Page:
The once monolithic media industry is undergoing a radical schism, dividing itself into content creation, on the one hand, and content aggregation and distribution on the other.
The nature of this transformation suddenly crystallized for me when I read Tom Foremski’s piece on the new West Coast/East Coast media industry divide. Tom seems to be focused more on media as defined by publishing, since New York has traditionally been the center of the publishing world, while Hollywood has been the center of the video-based media industry. Regardless, I think Tom gets it half right, because the schism in media has nothing to do with geography.
The real divide now emerging is between companies that create original content and companies that create platforms for aggregating and distributing that content. Newspapers embody the old media world where content creation, aggregation, and distribution were inextricably linked. But the digital media revolution has made it possible to separate these functions.
For traditional media companies, original content creation still straddles both coasts, but geography is quickly becoming irrelevant as an army of newly empowered individual and small enterprise content creators are storming the web from every corner of the globe.
The radical shift in the newly disaggregated business of original content creation is that, with so much competition (one might even call it a content creation bubble) and no control over distribution, content creation is no longer an easily scalable business — in fact, many players in the new content creation game are not in it to build scale business, or even to make money at all.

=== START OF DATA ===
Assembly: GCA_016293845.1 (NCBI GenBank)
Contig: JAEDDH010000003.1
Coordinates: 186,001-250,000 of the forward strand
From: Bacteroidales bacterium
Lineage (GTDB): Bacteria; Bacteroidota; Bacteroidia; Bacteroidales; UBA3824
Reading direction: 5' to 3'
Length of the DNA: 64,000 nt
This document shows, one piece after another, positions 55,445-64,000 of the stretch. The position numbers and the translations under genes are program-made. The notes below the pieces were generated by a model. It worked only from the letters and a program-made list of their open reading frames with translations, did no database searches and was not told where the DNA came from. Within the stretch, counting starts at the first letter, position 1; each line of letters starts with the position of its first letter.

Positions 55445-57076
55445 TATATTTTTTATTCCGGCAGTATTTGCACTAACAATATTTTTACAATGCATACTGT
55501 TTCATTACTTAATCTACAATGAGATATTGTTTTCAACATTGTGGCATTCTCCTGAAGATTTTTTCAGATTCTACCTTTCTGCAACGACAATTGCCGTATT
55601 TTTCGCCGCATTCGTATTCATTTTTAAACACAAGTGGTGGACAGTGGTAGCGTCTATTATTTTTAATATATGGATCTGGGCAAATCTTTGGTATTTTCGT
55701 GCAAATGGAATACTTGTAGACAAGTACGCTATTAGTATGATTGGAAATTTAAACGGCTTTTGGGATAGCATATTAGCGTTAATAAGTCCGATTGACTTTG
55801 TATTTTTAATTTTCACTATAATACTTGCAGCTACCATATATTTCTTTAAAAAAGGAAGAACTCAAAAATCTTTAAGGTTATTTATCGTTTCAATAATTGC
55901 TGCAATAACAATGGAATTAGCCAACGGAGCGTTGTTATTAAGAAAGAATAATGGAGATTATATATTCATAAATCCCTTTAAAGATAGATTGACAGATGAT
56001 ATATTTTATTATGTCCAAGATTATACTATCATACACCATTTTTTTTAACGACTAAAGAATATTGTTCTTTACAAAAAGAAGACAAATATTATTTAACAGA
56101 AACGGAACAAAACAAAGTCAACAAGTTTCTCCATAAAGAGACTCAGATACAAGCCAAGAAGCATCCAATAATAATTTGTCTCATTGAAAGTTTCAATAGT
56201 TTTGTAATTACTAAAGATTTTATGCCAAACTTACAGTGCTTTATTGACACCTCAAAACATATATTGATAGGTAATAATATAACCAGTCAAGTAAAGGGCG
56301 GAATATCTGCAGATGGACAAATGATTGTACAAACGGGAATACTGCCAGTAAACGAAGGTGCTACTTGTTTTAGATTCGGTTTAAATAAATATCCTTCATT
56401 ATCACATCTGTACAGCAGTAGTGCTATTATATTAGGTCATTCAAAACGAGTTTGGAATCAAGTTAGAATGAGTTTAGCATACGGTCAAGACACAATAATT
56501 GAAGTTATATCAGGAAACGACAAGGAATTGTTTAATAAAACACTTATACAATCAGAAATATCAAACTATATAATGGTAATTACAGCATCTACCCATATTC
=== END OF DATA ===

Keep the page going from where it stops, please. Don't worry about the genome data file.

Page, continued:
Individuals can now make a good living as content creators, without ever creating or becoming part of a scale content business. What’s more disruptive, however, is that in the market for original content, the attention economy is draining dollars out of the cash economy. There remains a zero sum game for consumer attention, so for every minute a consumer spends with content created by an entity whose compensation is in form of attention, there’s a minute not being spend on content created by a for-profit entity.
In contrast, the content aggregation and distribution side of the divided media industry has all the advantages of scale, with the technology-enabled platform (e.g. MySpace, Facebook, YouTube, search) serving as the organizing principle for the new scalable media businesses. Content creation is asymptotically approaching commodity status, while platforms that can effectively aggregate content and allocate scarce consumer attention can unlock immense value in the new media marketplace.
YouTube is now ground zero for the battle over the new scalable half of the divided media industry. Content companies like Viacom who have lost all of their distribution leverage are fighting YouTube to control the new platform-based media economy. The future of media will be determined by how well legacy media companies survive the unbundling of their business models, how much better legacy companies like News Corp who have acquired a platform (MySpace) can restructure their business, and the degree to which the new native platform media companies like Google can position themselves to dominate the new media landscape.